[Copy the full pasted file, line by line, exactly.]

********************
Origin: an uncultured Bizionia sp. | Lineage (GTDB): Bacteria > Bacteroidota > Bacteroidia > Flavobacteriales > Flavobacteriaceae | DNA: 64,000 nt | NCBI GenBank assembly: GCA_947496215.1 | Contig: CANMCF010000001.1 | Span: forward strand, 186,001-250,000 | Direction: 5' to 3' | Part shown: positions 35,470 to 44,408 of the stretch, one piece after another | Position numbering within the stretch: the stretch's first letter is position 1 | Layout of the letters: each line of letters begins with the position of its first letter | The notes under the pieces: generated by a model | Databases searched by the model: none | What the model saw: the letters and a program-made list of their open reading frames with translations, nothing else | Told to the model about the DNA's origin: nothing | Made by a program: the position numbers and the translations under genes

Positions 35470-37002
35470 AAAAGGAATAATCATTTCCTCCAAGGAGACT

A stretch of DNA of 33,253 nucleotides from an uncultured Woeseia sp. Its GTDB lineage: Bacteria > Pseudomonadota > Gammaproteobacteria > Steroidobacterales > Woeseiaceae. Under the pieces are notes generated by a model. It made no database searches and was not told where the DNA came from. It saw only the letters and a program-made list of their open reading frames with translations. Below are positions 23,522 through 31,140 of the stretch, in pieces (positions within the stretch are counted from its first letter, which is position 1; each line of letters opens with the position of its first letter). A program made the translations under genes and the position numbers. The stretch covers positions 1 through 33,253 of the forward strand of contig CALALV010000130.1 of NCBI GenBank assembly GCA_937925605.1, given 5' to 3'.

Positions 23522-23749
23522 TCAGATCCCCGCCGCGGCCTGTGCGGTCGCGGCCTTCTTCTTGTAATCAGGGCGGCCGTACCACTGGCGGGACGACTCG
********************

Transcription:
Origin: an uncultured Bizionia sp. | Lineage (GTDB): Bacteria > Bacteroidota > Bacteroidia > Flavobacteriales > Flavobacteriaceae | DNA: 64,000 nt | NCBI GenBank assembly: GCA_947496215.1 | Contig: CANMCF010000001.1 | Span: forward strand, 186,001-250,000 | Direction: 5' to 3' | Part shown: positions 35,470 to 44,408 of the stretch, one piece after another | Position numbering within the stretch: the stretch's first letter is position 1 | Layout of the letters: each line of letters begins with the position of its first letter | The notes under the pieces: generated by a model | Databases searched by the model: none | What the model saw: the letters and a program-made list of their open reading frames with translations, nothing else | Told to the model about the DNA's origin: nothing | Made by a program: the position numbers and the translations under genes

Positions 35470-37002
35470 AAAAGGAATAATCATTTCCTCCAAGGAGACT

A stretch of DNA of 33,253 nucleotides from an uncultured Woeseia sp. Its GTDB lineage: Bacteria > Pseudomonadota > Gammaproteobacteria > Steroidobacterales > Woeseiaceae. Under the pieces are notes generated by a model. It made no database searches and was not told where the DNA came from. It saw only the letters and a program-made list of their open reading frames with translations. Below are positions 23,522 through 31,140 of the stretch, in pieces (positions within the stretch are counted from its first letter, which is position 1; each line of letters opens with the position of its first letter). A program made the translations under genes and the position numbers. The stretch covers positions 1 through 33,253 of the forward strand of contig CALALV010000130.1 of NCBI GenBank assembly GCA_937925605.1, given 5' to 3'.

Positions 23522-23749
23522 TCAGATCCCCGCCGCGGCCTGTGCGGTCGCGGCCTTCTTCTTGTAATCAGGGCGGCCGTACCACTGGCGGGACGACTCG